Skyfarms are most likely to materialise first in Asian megacities such as Singapore and Shanghai. As a small island of only 750 km2 and a population of over five million, Singapore faces potential issues of food security. With land at a premium, only 0.9% of the island is devoted to farming, which produces only 7% of the food it consumes. The remaining need is supplied by food imports from all over the world. However, the transportation costs of food are becoming increasingly prohibitive and, for these reasons, Singapore has been taking vertical farming seriously. The city’s first farm, Sky Greens, started production in 2012, and the number of vertical farms grew from six in 2016 to 26 in 2018 (Wei 2018).


Figure 4: Rendering of the World Food Building in Linköping, Sweden

Shanghai is another ideal city for vertical farming. With nearly 24 million inhabitants to feed and a decline in the availability and quality of agricultural land, high land prices make building upwards more economically viable than building outwards. Urban planners Sasaki Associates have developed a masterplan for the Sunqiao Urban Agricultural District. Located between the main international airport and the city centre, the 100 hectare district will include 66,611 m2 of housing, 12,820 m2 of commercial space, 69,956 m2 of vertical farms, and 79,525 m2 of public space. While primarily responding to the growing agricultural demand in the region, Sasaki’s vision goes further, using urban farming as a dynamic living laboratory for innovation, interaction, and education, and deploys a range of urban-friendly farming techniques, such as algae farms, floating greenhouses, vertical seed libraries, and hydroponic and aquaponic vertical farms which will be used to meet the demand for leafy greens in the typical Shanghainese diet (Figures 5 and 6). The scale of Sasaki’s approved scheme indicates the increased value placed on China’s agriculture sector. China is the world’s biggest consumer and exporter of agricultural products, with the industry providing 22% of the country’s employment, and 13% of its Gross Domestic Product. The Chinese government is therefore keen to preserve, modernize, and showcase an industry which has helped to significantly reduce poverty rates. Construction of the district began in 2018 and is due to be completed in 2038.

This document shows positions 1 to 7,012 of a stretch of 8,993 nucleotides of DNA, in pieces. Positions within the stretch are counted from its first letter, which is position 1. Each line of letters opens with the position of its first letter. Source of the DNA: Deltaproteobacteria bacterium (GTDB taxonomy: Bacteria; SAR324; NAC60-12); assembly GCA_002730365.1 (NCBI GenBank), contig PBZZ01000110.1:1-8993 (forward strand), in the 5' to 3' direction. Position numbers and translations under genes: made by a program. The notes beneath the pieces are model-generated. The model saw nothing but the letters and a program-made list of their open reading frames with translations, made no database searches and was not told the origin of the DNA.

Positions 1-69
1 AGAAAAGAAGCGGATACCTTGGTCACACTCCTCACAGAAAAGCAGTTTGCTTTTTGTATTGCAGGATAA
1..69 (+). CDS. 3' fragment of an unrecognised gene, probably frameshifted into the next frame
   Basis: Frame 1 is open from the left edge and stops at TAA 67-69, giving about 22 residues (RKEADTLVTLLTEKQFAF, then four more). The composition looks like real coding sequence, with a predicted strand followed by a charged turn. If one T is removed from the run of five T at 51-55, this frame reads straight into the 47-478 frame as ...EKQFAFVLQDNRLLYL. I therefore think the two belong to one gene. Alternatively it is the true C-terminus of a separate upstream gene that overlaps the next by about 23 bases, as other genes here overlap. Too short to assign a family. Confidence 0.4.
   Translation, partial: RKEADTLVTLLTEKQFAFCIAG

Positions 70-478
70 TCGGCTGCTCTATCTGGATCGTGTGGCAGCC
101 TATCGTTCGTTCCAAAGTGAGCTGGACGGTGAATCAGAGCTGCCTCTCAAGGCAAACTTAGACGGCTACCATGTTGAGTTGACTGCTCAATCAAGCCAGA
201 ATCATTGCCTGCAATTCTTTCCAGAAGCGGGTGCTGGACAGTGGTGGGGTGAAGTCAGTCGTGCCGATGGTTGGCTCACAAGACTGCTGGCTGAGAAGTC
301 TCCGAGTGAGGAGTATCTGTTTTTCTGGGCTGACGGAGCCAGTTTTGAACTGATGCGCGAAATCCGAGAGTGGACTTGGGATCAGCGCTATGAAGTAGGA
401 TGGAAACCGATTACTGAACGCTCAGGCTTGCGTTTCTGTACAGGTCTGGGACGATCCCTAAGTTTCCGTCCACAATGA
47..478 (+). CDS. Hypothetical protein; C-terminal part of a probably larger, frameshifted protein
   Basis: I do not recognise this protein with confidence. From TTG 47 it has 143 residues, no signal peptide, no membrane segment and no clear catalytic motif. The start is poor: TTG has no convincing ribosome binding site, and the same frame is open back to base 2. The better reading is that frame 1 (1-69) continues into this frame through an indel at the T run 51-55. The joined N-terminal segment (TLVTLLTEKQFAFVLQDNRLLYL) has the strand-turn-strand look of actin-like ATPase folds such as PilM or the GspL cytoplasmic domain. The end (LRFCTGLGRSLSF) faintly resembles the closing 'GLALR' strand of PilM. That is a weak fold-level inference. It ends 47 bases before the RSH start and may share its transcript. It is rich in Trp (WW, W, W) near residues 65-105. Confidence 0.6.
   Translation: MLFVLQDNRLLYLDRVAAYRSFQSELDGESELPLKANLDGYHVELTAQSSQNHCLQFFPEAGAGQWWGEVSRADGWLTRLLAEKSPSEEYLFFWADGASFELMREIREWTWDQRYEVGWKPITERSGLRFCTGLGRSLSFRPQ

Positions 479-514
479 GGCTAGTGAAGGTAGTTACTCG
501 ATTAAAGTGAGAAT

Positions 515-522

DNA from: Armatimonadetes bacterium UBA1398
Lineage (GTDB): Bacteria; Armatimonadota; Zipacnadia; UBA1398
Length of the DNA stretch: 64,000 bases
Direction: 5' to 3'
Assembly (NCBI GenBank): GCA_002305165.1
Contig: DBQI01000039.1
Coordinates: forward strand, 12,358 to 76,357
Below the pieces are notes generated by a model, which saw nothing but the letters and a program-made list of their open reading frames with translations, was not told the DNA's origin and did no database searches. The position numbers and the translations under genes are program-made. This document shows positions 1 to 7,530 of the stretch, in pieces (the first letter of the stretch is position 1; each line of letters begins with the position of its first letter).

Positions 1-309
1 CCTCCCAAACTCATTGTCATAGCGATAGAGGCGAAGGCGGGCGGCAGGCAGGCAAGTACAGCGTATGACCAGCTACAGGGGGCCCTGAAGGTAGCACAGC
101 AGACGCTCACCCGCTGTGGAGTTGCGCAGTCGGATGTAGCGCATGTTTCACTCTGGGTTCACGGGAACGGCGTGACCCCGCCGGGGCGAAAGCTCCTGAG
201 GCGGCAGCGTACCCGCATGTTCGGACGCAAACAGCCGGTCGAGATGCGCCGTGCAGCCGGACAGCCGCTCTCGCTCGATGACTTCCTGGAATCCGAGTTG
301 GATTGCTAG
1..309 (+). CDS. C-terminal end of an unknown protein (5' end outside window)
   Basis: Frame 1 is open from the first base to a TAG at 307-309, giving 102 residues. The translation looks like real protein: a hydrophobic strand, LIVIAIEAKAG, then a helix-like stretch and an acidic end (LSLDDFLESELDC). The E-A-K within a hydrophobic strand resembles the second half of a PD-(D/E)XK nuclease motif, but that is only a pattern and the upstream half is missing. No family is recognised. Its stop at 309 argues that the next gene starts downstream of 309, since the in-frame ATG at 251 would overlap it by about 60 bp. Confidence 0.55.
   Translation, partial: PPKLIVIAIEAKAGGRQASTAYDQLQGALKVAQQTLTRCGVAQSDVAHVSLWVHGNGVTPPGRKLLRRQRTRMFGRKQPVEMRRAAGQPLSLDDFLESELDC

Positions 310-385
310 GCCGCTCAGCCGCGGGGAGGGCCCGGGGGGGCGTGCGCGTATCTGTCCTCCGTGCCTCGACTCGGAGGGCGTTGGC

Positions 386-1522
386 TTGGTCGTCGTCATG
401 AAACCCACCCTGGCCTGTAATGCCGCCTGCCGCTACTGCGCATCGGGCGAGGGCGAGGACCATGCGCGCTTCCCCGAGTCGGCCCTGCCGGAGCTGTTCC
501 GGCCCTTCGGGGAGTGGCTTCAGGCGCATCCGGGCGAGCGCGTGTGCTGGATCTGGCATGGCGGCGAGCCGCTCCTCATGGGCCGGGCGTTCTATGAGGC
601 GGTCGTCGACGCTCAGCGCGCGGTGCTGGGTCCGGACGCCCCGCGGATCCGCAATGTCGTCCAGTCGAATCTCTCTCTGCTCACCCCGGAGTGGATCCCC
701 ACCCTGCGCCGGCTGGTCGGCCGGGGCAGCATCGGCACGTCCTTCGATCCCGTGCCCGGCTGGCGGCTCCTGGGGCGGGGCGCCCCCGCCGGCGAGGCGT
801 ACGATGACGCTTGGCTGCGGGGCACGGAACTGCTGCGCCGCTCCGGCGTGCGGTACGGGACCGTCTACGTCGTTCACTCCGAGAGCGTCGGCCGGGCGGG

Figure 5: Rendering of the Sunqiao Urban Agricultural District in Shanghai


Figure 6: Rendering of the Sunqiao Urban Agricultural District in Shanghai